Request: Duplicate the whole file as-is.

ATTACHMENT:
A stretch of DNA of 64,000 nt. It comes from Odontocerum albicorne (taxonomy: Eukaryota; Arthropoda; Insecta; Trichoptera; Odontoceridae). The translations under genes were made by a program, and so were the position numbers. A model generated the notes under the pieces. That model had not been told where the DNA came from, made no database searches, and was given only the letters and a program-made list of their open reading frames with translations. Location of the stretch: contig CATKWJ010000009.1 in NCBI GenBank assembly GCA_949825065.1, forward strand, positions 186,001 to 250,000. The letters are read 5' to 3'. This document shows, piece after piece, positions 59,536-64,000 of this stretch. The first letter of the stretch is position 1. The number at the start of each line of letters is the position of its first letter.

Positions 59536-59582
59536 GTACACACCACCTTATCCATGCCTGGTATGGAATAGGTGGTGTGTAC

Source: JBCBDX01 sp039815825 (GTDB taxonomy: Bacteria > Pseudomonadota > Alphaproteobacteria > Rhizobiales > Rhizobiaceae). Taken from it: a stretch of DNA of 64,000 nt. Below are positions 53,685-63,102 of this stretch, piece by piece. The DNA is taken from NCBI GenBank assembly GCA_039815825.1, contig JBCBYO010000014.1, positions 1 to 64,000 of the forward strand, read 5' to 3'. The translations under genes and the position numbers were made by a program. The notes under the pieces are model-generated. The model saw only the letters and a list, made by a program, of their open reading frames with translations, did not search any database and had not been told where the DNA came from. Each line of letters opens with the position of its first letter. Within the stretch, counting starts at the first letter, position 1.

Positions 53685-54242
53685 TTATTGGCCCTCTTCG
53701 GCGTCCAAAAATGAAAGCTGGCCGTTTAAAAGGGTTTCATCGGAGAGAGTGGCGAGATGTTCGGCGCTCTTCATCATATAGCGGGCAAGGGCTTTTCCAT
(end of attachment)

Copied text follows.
A stretch of DNA of 64,000 nt. It comes from Odontocerum albicorne (taxonomy: Eukaryota; Arthropoda; Insecta; Trichoptera; Odontoceridae). The translations under genes were made by a program, and so were the position numbers. A model generated the notes under the pieces. That model had not been told where the DNA came from, made no database searches, and was given only the letters and a program-made list of their open reading frames with translations. Location of the stretch: contig CATKWJ010000009.1 in NCBI GenBank assembly GCA_949825065.1, forward strand, positions 186,001 to 250,000. The letters are read 5' to 3'. This document shows, piece after piece, positions 59,536-64,000 of this stretch. The first letter of the stretch is position 1. The number at the start of each line of letters is the position of its first letter.

Positions 59536-59582
59536 GTACACACCACCTTATCCATGCCTGGTATGGAATAGGTGGTGTGTAC

Source: JBCBDX01 sp039815825 (GTDB taxonomy: Bacteria > Pseudomonadota > Alphaproteobacteria > Rhizobiales > Rhizobiaceae). Taken from it: a stretch of DNA of 64,000 nt. Below are positions 53,685-63,102 of this stretch, piece by piece. The DNA is taken from NCBI GenBank assembly GCA_039815825.1, contig JBCBYO010000014.1, positions 1 to 64,000 of the forward strand, read 5' to 3'. The translations under genes and the position numbers were made by a program. The notes under the pieces are model-generated. The model saw only the letters and a list, made by a program, of their open reading frames with translations, did not search any database and had not been told where the DNA came from. Each line of letters opens with the position of its first letter. Within the stretch, counting starts at the first letter, position 1.

Positions 53685-54242
53685 TTATTGGCCCTCTTCG
53701 GCGTCCAAAAATGAAAGCTGGCCGTTTAAAAGGGTTTCATCGGAGAGAGTGGCGAGATGTTCGGCGCTCTTCATCATATAGCGGGCAAGGGCTTTTCCAT